Nov 21, 2022 - Economy

Business booms in the face of recession jitters

Illustration of a pattern of dollar bills fading from left to right.

Illustration: Brendan Lynch/Axios

Executives may be talking about recession risks more on investor conference calls. But if you look at what they're actually doing, things look a little different.

Driving the news: The nation's biggest firms reported a record sum of capital expenditures (capex) — investments in buildings, new machinery or technology.

Why it matters: Restrained investment on the part of businesses is one way in which the Federal Reserve's aggressive interest rate hikes translate into slower economic activity.

  • So far, that impact is not as prominent as one might expect.

By the numbers: In the third quarter, S&P 500 companies spent $222 billion on capital investments, according to S&P Dow Jones Indices.

  • The firm calculated the figures from over 90% of firms that have reported corporate earnings so far. That means the final tally will almost certainly be higher.
  • The energy sector, which is seeing profits boom on the back of higher prices, is ramping up spending the fastest, the Wall Street Journal reports.
  • Last quarter, companies reported $197 billion in capex; this time last year, it was $176 billion.

Of note: The figures aren't inflation-adjusted. Part of that record figure boils down to pricier materials and other higher costs.

Yes, but: Corporate borrowing has slowed on the back of higher interest rates. Investment-grade bond issuance is at $75 billion so far this month, compared to this year's peak of $231 billion in March, according to Pitchbook LCD.

  • This suggests that while companies continue to invest at a brisk pace, they might not be borrowing as much to do so. Rather, they are relying on booming profits built up in recent years.
  • "We can debate whether or not we are going into a recession. But there is no recession in corporate earnings. Cash flow is still there," says Howard Silverblatt, an analyst at S&P Dow Jones Indices.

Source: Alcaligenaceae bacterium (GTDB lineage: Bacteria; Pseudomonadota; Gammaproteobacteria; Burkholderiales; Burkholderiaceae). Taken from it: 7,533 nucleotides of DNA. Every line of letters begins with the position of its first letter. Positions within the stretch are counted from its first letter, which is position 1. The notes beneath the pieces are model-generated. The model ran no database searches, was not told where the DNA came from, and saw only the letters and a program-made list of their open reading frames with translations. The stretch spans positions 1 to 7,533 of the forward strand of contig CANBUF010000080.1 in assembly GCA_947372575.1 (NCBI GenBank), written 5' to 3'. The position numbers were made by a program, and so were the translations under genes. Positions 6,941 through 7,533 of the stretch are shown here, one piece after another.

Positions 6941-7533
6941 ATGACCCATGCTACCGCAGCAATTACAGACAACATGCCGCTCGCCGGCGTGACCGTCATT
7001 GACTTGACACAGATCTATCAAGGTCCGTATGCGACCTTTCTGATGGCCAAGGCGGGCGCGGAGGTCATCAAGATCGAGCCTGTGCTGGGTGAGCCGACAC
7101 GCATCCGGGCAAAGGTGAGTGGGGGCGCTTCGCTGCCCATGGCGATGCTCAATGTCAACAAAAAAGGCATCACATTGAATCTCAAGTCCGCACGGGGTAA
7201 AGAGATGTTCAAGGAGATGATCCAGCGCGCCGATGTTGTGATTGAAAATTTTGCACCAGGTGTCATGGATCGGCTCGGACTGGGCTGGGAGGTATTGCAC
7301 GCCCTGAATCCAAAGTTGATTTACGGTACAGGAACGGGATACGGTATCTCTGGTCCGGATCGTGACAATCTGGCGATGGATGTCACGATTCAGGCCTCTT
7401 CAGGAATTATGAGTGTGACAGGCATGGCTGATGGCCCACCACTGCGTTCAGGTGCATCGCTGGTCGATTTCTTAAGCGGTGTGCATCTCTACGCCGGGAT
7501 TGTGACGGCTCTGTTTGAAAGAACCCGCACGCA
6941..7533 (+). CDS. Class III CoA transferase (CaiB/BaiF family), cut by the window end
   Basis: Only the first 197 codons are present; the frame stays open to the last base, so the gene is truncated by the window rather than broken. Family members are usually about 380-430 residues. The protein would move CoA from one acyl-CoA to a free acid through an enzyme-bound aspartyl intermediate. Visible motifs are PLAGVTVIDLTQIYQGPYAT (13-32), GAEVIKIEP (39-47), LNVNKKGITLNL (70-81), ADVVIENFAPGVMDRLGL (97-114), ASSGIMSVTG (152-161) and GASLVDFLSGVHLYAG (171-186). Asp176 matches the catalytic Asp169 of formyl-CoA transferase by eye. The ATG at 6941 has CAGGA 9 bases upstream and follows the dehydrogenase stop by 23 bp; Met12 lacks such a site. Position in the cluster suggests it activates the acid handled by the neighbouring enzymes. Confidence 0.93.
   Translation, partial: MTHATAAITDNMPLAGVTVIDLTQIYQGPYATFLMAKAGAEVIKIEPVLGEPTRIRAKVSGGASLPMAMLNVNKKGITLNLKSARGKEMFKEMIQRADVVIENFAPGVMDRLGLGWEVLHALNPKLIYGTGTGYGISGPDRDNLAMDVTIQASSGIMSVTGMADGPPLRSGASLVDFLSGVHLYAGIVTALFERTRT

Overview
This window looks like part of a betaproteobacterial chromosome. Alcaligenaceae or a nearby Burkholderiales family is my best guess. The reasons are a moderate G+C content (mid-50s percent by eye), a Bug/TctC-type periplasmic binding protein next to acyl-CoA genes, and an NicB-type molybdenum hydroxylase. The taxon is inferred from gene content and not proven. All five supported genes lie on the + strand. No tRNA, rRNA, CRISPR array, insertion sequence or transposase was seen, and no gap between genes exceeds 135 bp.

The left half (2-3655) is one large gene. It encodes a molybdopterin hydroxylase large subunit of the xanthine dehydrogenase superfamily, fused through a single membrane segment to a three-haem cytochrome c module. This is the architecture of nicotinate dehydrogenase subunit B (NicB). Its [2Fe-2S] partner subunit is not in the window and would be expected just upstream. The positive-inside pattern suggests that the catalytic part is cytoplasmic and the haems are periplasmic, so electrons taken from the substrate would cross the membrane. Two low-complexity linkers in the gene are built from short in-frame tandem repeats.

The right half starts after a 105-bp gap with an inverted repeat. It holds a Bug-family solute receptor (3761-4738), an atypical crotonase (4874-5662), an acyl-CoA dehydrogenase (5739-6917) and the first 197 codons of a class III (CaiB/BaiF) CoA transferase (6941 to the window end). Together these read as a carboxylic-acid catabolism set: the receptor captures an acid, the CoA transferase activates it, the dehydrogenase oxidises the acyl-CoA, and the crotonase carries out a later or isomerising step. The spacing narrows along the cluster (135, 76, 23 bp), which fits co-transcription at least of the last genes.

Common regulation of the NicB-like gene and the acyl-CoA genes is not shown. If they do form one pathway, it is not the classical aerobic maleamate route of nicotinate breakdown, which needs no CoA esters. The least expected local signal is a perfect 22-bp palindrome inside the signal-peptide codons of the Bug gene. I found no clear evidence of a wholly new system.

How it works: Higher rates of capital spending is a vote of confidence in the economy.

  • When companies invest in new equipment, or break ground on new factories and manufacturing plants, they are betting healthy consumption will ensure those investments pay off.

When the current dynamics flip — that is, profits begin to shrink, the economy shows clear signs of slowing and consumer demand falters — economists expect businesses will pull back on investment.

  • "For now, we continue to see resilient [capital expenditure] trends. But as we head into 2023, the combination of high inflation, lingering supply chain issues, a higher cost of capital and elevated uncertainty will increasingly constrain investment in low-growth sectors," Gregory Daco, chief economist at EY-Parthenon, wrote in a note last week.

The intrigue: In surveys, CEO confidence has deteriorated, pointing to a softer outlook for hiring and business investment. But that mood hasn't yet translated into substantially lower rates of employment. It also hasn't yet resulted in big capex pullbacks.

  • "There has been more resilience in the hard data than there has been in surveys," says Samuel Coffin, an economist at UBS.
  • Equipment investment grew at an 11% annual rate last quarter — roughly in line with the pace in the first three months of the year. Spending on intellectual property, too, grew at a solid 7% annual rate. (Spending on structures, which shrank at a 15% annual rate, is the outlier.)

What to watch: In the latest manufacturing PMI survey, one machinery firm sounded the alarm on equipment spending: "We have seen a general pullback in available capital budgets from our customers, and that is having a significant impact on our sales in the fourth quarter."

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